Longtime digital privacy defender and former commissioner at the Federal Trade Commission Julie Brill will join Microsoft this summer. Following a yearlong stint with law firm Hogan Lovells as a partner and co-director of its privacy and cybersecurity practice, Brill will join Microsoft to head its Privacy and Regulatory Affairs Group under Brad Smith, the firm’s president and chief legal officer, the company said Friday.
Brill has her work cut out for her as the internet giant and others in the digital ecosystem navigate the oncoming onslaught of data privacy rules set to take effect next year in the European Union.
Microsoft is among many cloud technology players serving digital marketers that are gearing up for the EU’s General Data Protection Regulation, which goes into effect a year from now. Put simply, GDPR will place new restrictions on how companies can gather and use data related to citizens of the EU.
Microsoft is busy convincing clients that its Azure cloud technology offerings — which are employed for digital marketing, e-commerce, marketing analytics, IoT and more — are up to snuff to meet GDPR requirements.
“Julie’s deep expertise in privacy, keen intellect and strong international relationships will enable our customers to use the Microsoft Cloud knowing that we will help meet their global technology regulatory needs,” said Smith in a statement. The company said she will work with policy makers and regulators as well as Microsoft’s engineering groups to incorporate privacy protections into products and services in order “to meet the new privacy standards established by the landmark European Union General Data Protection Regulation.”
Before joining Hogan Lovells, Brill served as an FTC commissioner for six years, appointed in 2010 by President Barack Obama. With a history of focusing on privacy protection as chief of consumer protection for the State of North Carolina and earlier was an assistant attorney general in Vermont, Brill became a vocal critic of advertisers and data brokers when she believed their use of consumer data went too far.
In 2013, for instance, she said data brokers were “taking advantage of us without our permission,” and called on Congress to legislate an initiative she called “Reclaim Your Name,” which would have established technical controls allowing people to access the information that data collectors store about them, control how it is shared and correct it when necessary.
When she departed the FTC, she told Ad Age that she believed the ad industry’s approach to self-regulation “could be vastly improved.” Referring to the Digital Advertising Alliance’s AdChoices privacy program and its triangular opt-out icon featured on targeted digital ads, she said, “I’ve long said that I don’t think consumers understand it.”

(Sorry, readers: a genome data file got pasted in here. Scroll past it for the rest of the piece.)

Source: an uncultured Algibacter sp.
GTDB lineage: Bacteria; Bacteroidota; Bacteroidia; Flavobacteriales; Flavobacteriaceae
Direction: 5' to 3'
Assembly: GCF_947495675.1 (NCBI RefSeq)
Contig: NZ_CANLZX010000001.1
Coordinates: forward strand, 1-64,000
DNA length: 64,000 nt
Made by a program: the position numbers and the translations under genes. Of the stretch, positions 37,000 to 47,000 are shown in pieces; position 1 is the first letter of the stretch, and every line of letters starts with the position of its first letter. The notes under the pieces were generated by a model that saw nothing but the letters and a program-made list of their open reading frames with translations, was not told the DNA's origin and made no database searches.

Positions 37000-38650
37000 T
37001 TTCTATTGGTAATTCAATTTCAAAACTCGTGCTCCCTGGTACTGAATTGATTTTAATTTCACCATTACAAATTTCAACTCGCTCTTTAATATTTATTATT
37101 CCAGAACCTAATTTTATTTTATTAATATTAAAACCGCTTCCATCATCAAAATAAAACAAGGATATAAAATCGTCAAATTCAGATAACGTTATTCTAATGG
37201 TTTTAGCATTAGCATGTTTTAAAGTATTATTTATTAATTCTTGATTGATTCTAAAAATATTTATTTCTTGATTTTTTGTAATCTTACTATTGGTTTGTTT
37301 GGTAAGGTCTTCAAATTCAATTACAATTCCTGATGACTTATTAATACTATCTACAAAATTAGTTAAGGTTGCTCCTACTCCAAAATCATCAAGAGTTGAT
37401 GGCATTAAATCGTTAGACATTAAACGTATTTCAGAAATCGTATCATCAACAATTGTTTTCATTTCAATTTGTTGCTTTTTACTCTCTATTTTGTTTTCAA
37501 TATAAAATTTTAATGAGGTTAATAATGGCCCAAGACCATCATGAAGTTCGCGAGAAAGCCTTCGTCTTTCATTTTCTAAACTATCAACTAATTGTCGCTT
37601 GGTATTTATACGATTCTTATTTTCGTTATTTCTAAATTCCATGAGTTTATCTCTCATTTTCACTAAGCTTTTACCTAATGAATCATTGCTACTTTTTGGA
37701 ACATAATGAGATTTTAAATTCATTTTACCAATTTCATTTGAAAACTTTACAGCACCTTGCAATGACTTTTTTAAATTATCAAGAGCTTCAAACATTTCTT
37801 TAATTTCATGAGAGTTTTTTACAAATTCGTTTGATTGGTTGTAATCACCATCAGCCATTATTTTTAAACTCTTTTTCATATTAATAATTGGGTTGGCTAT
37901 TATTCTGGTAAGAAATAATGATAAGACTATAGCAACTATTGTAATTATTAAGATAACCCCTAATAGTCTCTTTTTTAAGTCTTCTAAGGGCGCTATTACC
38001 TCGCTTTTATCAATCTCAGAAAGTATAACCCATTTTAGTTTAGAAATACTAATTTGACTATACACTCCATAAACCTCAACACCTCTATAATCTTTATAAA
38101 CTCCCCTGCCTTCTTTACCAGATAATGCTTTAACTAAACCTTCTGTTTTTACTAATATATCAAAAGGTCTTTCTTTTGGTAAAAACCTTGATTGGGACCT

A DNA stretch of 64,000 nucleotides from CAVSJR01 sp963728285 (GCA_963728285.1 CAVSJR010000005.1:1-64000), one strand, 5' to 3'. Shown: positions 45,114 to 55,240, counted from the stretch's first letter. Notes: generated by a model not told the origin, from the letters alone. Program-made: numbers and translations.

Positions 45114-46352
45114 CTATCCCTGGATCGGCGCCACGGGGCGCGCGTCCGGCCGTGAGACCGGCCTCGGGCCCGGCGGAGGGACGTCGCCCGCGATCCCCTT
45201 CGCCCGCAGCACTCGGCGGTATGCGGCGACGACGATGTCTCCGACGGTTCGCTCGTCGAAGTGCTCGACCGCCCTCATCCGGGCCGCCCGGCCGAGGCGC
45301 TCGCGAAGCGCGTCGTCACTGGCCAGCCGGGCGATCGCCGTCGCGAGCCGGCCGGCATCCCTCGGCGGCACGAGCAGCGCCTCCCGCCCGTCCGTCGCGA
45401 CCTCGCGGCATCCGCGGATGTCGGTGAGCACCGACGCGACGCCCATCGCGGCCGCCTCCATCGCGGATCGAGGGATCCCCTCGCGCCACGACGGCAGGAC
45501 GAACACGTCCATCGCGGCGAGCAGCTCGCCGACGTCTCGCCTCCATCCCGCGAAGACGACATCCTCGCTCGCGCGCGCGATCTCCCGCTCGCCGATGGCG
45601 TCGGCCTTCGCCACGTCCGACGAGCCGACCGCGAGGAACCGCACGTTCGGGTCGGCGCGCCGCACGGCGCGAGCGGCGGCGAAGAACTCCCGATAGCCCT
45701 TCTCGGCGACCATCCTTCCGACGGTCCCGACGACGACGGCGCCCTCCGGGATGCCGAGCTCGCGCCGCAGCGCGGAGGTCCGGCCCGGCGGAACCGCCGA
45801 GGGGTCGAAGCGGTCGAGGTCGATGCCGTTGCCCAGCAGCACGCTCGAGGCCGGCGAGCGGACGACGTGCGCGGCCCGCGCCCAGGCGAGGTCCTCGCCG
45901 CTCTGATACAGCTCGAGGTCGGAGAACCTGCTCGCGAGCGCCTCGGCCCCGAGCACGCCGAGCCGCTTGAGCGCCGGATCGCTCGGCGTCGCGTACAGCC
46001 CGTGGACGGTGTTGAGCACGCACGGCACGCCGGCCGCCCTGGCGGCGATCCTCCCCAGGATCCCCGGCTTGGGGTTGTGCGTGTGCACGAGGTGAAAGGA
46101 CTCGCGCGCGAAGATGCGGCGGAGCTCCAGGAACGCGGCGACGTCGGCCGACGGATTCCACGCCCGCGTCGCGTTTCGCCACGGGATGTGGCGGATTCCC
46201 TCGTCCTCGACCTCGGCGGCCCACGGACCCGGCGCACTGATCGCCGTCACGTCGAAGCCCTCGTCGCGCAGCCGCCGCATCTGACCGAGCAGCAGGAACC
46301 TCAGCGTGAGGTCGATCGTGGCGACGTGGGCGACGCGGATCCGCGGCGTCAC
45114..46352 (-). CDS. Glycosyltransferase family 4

As Brill embarks on her new role at one of the world’s largest digital media and technology firms, maker of the Edge and Internet Explorer web browsers and operator of the Bing search engine, Microsoft will also be navigating regulatory changes here in the U.S. Following the demise of Federal Communications Commission rules that would have restricted data use by Internet Service Providers, FCC Chairman Ajit Pai last week proposed a reversal of internet provider classification rules that enable net neutrality, also referred to as the Open Internet Order.
Microsoft, as part of an industry coalition called Internet Association, opposes Pai’s goal to kill net neutrality rules, which prevent ISPs from blocking or prioritizing internet access. “The existing 2015 Open Internet Order protects consumers from ISPs looking to play gatekeeper or prioritize their own content at the expense of competition online. Rolling back these rules or reducing the legal sustainability of the Order will result in a worse internet for consumers and less innovation online,” the group said last week.
“I support the main goal behind the Open Internet Order, which is to prevent the blocking or degradation of sites and services that consumers want to reach,” said Brill during a speech at the Hogan Lovells Winnik International Telecoms and Internet Forum in 2015. “The main purpose of the Open Internet Order is to deal with the issue of net neutrality, but it also holds major implications for privacy and data security. I welcome an expanded role for the FCC in enforcing consumer privacy protections,” she continued.
It is unclear whether Brill will play a role in Microsoft’s efforts related to net neutrality. Microsoft was unable to provide comment in time for publication of this article, and Brill did not respond to a request to comment.